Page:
Kevin Delaney, CEO of Charter, joins Yahoo Finance Live to discuss job shortages, the rise in people switching jobs, and the sudden push to hire more women.
AKIKO FUJITA: Well, you probably heard of the great resignation by now. Millions of Americans quitting their jobs in record numbers. Now some of that is extending into the c-suite. Let's bring in Kevin Delaney, Charter co-founder and CEO. Kevin, what did you find?
KEVIN DELANEY: Well, so there are two things. One is that we've been-- if you've been watching the data for a while, what's interesting the surveys of people about their likelihood to quit their job. The higher you go up in an organization, the more likely people are say-- are to say that they're interested in changing their job over the coming 12 months. So we know that that kind of interest has been there.
Now there's Heidrick and Struggles, the executive recruiter firm, just came out with some data that showed actually more significantly more turnover in the c-suite. And specifically, they looked at about 1,000 companies. And in the first six months of this year, roughly hundreds of them have actually changed over their CEOs. So this is actually much more turnover than last year. It makes sense in a way, because during the pandemic, a lot of companies were just kind of like trying to keep things stable and were reluctant to change their-- their CEOs, but it is actually notable how significant the change has been in the c-suite.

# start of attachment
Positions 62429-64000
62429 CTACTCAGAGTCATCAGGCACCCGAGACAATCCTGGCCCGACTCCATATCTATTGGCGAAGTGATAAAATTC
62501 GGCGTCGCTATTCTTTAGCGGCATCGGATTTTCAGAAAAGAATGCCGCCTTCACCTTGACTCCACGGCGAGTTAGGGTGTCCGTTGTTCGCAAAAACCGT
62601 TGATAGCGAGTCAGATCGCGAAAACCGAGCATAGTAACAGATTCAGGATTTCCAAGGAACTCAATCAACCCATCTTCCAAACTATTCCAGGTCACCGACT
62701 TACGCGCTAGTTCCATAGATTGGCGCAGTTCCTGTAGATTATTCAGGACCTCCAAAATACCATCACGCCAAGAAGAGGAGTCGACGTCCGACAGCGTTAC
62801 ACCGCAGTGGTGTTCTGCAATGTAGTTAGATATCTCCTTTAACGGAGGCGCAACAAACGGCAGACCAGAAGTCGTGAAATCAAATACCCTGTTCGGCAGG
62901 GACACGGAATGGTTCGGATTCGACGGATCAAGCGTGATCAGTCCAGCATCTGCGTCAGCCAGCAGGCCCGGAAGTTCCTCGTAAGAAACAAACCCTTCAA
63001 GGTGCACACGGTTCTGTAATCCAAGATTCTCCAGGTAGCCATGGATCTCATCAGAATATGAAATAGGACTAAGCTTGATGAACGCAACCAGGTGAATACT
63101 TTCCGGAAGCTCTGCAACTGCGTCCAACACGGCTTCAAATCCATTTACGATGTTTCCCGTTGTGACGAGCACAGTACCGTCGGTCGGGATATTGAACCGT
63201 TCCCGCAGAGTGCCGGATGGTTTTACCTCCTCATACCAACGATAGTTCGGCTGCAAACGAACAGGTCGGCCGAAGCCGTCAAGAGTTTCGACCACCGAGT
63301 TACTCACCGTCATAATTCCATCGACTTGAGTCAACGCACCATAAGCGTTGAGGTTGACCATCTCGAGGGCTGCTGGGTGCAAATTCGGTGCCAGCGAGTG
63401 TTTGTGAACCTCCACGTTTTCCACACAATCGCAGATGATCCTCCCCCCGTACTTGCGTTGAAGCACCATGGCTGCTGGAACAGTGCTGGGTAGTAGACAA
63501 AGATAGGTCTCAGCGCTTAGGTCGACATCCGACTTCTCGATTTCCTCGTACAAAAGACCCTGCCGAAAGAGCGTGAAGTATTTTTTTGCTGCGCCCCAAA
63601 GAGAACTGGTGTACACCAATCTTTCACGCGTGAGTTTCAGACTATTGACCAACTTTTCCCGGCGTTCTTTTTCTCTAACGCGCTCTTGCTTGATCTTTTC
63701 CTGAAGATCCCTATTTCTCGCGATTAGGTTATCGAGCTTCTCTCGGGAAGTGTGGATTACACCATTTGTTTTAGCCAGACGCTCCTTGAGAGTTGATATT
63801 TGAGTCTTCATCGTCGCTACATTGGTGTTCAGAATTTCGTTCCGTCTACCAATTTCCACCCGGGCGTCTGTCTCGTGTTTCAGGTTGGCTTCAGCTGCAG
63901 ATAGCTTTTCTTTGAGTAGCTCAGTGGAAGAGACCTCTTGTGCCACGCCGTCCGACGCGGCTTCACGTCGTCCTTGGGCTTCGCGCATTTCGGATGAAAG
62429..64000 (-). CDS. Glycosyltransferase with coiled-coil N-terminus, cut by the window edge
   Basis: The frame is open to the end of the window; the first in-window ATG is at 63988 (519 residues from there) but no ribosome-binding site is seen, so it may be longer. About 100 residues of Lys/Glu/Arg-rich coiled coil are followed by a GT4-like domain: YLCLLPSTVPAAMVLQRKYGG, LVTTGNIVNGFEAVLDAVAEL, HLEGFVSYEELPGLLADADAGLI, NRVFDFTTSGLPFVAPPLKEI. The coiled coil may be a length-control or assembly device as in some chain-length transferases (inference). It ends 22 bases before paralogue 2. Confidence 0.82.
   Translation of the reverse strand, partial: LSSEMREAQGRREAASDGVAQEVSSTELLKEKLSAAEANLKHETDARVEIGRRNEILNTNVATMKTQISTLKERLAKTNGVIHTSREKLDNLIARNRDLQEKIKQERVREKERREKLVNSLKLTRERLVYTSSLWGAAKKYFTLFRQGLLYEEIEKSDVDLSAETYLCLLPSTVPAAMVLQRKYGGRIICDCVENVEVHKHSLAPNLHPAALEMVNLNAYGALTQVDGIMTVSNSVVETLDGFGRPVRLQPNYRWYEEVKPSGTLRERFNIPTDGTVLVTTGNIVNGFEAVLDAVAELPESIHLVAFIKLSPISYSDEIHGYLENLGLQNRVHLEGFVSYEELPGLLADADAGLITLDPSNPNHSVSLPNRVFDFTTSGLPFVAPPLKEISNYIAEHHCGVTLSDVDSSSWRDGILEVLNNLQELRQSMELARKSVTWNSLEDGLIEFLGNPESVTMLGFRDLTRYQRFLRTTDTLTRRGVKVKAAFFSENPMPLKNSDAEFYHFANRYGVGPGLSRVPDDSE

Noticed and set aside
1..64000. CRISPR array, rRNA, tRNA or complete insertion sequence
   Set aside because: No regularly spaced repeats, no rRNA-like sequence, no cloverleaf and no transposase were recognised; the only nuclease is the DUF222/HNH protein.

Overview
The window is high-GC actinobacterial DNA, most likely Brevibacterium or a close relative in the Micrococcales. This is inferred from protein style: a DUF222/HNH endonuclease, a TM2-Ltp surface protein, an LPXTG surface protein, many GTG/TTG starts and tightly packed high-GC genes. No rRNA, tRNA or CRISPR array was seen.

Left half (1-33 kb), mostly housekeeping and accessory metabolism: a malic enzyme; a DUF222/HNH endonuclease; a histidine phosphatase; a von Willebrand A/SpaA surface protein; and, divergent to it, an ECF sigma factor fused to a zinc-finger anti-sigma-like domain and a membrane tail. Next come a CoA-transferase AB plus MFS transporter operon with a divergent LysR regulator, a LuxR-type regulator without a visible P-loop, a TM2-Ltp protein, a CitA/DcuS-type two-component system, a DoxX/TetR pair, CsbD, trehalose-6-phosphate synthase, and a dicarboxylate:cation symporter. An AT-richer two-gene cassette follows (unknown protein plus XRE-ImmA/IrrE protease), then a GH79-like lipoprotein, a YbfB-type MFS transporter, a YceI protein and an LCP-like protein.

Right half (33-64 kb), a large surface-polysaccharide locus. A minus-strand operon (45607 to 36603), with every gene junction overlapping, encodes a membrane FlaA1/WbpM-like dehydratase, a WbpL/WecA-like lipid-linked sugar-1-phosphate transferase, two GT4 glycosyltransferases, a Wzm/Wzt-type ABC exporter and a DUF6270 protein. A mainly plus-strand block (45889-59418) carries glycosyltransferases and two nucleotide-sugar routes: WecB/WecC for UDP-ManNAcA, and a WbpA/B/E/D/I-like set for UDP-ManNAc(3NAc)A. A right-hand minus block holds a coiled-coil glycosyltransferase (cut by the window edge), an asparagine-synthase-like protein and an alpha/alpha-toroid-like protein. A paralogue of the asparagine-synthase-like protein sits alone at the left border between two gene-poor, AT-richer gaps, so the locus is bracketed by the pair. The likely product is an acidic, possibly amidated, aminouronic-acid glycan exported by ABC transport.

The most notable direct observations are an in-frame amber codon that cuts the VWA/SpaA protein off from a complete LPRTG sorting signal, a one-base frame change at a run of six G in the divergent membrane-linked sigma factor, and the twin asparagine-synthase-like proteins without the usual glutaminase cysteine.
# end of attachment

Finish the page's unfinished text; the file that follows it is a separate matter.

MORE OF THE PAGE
JARED BLIKRE: And I'm wondering if you track that demographically-- and by the way, I love that we're talking jolts in the c-suite right now. But what I'm getting at is our company is able to meet their diversity and inclusion goals now more easily that they have-- that they're able to bring people in, because there's kind of a rotating cast of characters now at the top.
KEVIN DELANEY: So there are a few interesting things about the data in that regard. The first one is that they're double the number of female CEOs who are named among this group of companies than there were a year ago. And, you know, one bit of analysis is last year if companies were going to change their CEOs, they went with their sort of most comfortable tried and true, which you in the context of these big firms is more likely to be a white man.
And so in the first six months, we're seeing actually more women who are being put into these positions. They're also more internal advancements into the c-suite. And that's interesting in the sense that if companies are trying to be really effective at diversity and inclusion, having internal pipelines is actually a really important thing. And the data don't show any big significant changes there yet, but that's actually encouraging.
AKIKO FUJITA: Kevin, one of the challenges executives have faced in trying to time the return to office is, you know, number one, they're seeing a record number of employees quit. Those who aren't necessarily wanting to return to the office have some leverage there. Now we're talking about a potential fifth wave for COVID cases. What are you hearing about how that could be shifting up the timing for those companies that still haven't returned employees to the office yet?